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Legislature has spoken: Farnsworth needs to make way for Cannon

Legislature has spoken: Farnsworth needs to make way for Cannon

(Jacob Wiegand, KSL, File)

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SALT LAKE CITY — The Utah Legislature has spoken: Philo T. Farnsworth needs to make way for Martha Hughes Cannon in the U.S. Capitol.

Changes made in the House to SCR1, the resolution calling for the switch, were approved 21-7 by the Senate on Thursday without debate. The resolution now goes to Gov. Gary Herbert for his action.

The sponsor of SCR1, Sen. Todd Weiler, R-Woods Cross, told the Senate he is "really excited about celebrating" the 100th anniversary in 2020 of the ratification of the 19th Amendment giving women the right to vote.

Cannon is the nation's first woman elected to serve as a state senator. While Wyoming was the first state to grant women the right to vote, the first votes cast by women were in Utah.

Farnsworth, an inventor who has been called the father of television, is one of Utah's two statues allowed in the National Statuary Hall in the U.S. Capitol to depict notable people in each state's history. Utah's other statue is of Brigham Young.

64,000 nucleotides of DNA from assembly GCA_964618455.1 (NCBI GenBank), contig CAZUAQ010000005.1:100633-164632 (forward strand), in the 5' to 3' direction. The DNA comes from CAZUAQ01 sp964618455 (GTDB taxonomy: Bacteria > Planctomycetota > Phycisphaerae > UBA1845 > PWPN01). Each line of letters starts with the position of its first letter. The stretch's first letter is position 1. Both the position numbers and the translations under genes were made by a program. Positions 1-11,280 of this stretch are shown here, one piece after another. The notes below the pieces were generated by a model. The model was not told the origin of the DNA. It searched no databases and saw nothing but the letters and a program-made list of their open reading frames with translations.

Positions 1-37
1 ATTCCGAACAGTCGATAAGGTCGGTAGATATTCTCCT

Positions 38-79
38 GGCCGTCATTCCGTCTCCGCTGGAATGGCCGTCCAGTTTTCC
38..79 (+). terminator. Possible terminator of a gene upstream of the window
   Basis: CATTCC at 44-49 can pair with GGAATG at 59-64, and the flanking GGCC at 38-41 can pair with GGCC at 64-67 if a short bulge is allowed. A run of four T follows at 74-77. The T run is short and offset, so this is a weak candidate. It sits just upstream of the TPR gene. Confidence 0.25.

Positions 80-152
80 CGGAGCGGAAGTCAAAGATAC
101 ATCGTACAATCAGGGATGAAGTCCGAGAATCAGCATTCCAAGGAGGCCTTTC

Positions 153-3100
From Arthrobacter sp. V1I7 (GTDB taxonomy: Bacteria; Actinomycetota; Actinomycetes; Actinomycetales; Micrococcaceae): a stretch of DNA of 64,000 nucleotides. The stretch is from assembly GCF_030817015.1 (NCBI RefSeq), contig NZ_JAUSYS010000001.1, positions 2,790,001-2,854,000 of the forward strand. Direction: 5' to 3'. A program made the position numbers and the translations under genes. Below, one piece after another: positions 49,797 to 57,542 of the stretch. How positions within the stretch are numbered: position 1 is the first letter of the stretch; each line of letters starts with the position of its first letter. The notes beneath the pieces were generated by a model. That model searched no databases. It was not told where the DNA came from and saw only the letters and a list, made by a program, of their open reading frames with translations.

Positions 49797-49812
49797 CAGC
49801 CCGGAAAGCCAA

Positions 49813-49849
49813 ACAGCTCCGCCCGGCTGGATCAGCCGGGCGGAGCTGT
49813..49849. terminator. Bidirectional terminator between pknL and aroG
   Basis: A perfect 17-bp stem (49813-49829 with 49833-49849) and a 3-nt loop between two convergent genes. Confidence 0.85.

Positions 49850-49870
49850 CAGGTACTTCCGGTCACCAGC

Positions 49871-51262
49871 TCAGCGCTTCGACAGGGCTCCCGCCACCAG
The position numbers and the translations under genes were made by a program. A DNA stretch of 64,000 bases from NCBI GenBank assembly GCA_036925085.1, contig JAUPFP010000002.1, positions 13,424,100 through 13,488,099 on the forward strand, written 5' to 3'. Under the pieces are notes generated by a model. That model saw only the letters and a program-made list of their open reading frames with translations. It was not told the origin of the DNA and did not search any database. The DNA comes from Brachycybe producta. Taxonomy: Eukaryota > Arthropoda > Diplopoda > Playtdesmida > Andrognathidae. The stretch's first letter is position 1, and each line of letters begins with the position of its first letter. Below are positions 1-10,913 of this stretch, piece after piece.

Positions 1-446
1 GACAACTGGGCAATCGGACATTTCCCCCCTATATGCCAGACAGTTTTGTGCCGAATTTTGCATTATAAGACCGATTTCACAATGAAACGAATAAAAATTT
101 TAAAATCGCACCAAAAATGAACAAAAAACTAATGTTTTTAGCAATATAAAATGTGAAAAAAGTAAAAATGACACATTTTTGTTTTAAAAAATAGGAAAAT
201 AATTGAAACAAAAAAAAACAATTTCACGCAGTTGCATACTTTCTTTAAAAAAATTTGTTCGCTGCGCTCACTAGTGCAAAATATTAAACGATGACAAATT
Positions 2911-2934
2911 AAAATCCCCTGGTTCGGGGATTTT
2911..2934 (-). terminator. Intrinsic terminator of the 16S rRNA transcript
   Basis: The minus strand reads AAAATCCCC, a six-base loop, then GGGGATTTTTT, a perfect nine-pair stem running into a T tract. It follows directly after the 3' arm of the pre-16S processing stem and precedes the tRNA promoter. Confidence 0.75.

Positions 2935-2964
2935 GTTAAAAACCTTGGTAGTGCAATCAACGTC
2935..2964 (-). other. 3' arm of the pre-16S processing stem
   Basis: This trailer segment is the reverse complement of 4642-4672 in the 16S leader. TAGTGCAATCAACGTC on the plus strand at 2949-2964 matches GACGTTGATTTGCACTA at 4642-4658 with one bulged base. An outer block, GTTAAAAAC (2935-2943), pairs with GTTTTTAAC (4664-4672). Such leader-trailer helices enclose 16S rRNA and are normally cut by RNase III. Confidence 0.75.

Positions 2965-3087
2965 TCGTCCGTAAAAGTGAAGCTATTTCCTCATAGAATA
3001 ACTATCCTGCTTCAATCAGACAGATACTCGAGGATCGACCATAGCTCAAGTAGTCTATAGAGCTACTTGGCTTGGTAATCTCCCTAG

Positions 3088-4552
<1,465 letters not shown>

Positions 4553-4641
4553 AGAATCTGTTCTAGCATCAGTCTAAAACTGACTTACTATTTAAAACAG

The resolution says Cannon, a doctor, was "an outspoken champion for public health issues and was a powerful advocate for women's rights," and it requests that the Joint Committee on the Library of Congress approve the replacement.

Initially, the resolution called for the creation of a commission to oversee moving Farnsworth out and Cannon in, but after changes made in the House, that group will now be created through separate legislation.

The project is to be funded through private donations. Weiler said the sculptor of a statue of Cannon on the Utah Capitol grounds said that could be copied rather than commissioning a new sculpture.

Weiler said that's "a wonderful option to have."

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